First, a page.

"It looks like a real check to me," Robbins said. "It has everything on it."
It looks legit but, Robbins says he is not buying it.
The $3,800 check claims to be just part of a government grant Robbins won - a government grant worth $35,000.
"So we're not talking about chicken feed," he said.
Robbins went online to find out more about the check's claim and ended up e-mailing ABC11 Eyewitness News I-Team Troubleshooter Diane Wilson.
"I just said this is a scam and thought I'd turn it over to the Troubleshooter," Robbins said.
A closer look at the letter and anyone can see the red flags. The check's from Frisco, Texas and the grant company sending the check is from Fayetteville, Georgia. The Canadian postmark on the envelope also stands out.
"I don't get any mail from Canada," Robbins said.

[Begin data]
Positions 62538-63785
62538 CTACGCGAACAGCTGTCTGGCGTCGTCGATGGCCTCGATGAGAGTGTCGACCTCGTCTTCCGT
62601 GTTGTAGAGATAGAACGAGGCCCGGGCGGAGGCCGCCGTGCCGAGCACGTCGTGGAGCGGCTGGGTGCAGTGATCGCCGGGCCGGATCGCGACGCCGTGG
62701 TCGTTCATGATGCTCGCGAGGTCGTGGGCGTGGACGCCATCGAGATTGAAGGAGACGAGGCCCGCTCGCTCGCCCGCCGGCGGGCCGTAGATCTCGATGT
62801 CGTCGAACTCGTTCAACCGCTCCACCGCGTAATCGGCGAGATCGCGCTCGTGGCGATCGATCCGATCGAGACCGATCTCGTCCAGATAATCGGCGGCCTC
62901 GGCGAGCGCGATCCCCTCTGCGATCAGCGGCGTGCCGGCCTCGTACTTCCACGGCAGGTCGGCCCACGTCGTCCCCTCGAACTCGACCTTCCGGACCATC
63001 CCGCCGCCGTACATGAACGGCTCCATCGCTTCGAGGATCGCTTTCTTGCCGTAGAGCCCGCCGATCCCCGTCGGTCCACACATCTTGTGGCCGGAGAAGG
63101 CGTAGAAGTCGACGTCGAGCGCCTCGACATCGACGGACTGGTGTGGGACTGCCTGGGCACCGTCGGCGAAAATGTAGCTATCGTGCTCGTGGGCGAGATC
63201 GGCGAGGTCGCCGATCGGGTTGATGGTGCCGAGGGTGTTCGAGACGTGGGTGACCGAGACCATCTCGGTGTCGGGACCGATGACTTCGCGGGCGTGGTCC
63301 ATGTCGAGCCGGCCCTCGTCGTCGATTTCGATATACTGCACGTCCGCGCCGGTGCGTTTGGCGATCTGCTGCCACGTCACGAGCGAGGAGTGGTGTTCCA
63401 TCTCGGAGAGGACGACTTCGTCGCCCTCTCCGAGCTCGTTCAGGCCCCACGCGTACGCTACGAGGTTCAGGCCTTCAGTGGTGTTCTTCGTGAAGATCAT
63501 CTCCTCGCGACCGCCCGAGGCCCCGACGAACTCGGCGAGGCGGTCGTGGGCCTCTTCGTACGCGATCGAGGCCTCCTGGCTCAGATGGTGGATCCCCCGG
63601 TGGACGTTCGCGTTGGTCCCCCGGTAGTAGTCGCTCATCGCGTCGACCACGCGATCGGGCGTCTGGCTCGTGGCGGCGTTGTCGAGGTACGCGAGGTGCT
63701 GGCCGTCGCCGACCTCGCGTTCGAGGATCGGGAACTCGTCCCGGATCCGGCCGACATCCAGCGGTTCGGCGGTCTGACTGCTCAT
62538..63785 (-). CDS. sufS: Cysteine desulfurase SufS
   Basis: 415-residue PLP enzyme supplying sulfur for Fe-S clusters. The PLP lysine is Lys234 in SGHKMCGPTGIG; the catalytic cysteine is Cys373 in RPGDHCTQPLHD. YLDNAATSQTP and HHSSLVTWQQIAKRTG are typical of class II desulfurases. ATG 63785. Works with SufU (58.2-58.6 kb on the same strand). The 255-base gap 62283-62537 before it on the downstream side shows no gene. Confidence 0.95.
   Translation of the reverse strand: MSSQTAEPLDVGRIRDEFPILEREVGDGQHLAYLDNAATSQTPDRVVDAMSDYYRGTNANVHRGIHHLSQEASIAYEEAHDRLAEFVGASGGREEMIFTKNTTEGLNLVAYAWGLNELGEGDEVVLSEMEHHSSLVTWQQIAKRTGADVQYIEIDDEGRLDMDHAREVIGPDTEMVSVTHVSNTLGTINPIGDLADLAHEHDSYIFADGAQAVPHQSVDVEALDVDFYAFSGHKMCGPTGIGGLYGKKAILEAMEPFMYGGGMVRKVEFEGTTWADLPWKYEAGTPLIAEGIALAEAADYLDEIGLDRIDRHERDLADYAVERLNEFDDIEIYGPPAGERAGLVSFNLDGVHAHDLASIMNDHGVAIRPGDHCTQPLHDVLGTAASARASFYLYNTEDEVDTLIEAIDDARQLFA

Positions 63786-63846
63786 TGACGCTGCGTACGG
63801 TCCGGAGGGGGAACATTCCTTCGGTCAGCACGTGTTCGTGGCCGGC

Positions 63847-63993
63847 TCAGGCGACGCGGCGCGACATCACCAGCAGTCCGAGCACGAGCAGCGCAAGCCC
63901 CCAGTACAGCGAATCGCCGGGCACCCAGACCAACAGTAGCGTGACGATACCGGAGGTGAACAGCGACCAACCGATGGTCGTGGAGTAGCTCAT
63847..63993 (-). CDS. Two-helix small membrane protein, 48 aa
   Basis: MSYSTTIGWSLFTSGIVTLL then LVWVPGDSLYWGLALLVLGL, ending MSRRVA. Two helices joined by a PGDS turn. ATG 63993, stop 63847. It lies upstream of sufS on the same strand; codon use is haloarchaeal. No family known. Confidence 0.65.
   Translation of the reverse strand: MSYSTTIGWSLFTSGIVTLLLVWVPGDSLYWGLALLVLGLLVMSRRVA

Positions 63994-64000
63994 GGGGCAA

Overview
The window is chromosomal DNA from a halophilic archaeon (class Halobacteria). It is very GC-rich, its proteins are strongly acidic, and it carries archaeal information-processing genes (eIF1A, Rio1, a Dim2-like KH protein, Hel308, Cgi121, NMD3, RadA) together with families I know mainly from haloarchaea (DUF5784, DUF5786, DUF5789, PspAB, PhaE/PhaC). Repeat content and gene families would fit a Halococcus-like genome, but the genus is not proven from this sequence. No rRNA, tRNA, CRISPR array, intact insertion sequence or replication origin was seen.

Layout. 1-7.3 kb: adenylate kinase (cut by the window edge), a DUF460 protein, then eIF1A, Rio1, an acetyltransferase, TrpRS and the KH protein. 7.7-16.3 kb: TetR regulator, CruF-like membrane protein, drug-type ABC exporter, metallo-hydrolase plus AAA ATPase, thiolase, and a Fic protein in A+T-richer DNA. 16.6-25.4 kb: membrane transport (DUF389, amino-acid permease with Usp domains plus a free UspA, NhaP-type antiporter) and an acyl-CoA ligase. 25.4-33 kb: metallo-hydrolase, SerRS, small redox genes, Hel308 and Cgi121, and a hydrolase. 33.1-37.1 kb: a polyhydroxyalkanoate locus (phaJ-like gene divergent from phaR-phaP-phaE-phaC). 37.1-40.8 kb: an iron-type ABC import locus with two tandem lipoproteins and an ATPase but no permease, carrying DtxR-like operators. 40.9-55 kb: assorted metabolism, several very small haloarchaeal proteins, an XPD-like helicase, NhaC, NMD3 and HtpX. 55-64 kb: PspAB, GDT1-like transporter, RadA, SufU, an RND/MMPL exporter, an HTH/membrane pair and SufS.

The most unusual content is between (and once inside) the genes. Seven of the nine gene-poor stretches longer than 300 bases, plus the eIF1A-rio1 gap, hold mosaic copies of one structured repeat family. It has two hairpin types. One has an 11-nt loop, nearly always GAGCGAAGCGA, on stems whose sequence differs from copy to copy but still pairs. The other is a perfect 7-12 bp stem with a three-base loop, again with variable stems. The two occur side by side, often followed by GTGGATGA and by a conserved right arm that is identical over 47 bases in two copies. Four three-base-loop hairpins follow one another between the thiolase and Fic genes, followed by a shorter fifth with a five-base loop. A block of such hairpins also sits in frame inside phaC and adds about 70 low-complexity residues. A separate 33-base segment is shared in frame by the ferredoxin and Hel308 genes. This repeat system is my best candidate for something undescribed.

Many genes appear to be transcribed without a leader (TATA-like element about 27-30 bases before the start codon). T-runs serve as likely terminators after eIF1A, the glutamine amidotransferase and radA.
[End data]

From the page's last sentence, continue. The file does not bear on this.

Another red flag, the top of the letter has grants.gov, which is a legitimate federal grant site, but has no affiliation with the grant.
"I just think when people are desperate out there that the con-artists are out there trying to prey on people's desperation," Robbins said.
Wilson says she has heard from more than two dozen Triangle residents who are getting similar checks in the mail like Robbins.
"They're not all affiliated with government grants, some are secret shopping offers, others claim to be rebate stimulus checks, but what is the same with all of them, they're not legit," Wilson said.
The U.S. government is clear with their grants, people have to apply for them, no one will contact you and say you automatically won one and there are no fees associated with applying.
So if a check mysteriously appears in your mailbox that states you have to cash it and wire the money back to claim your money, rip it up and throw it away.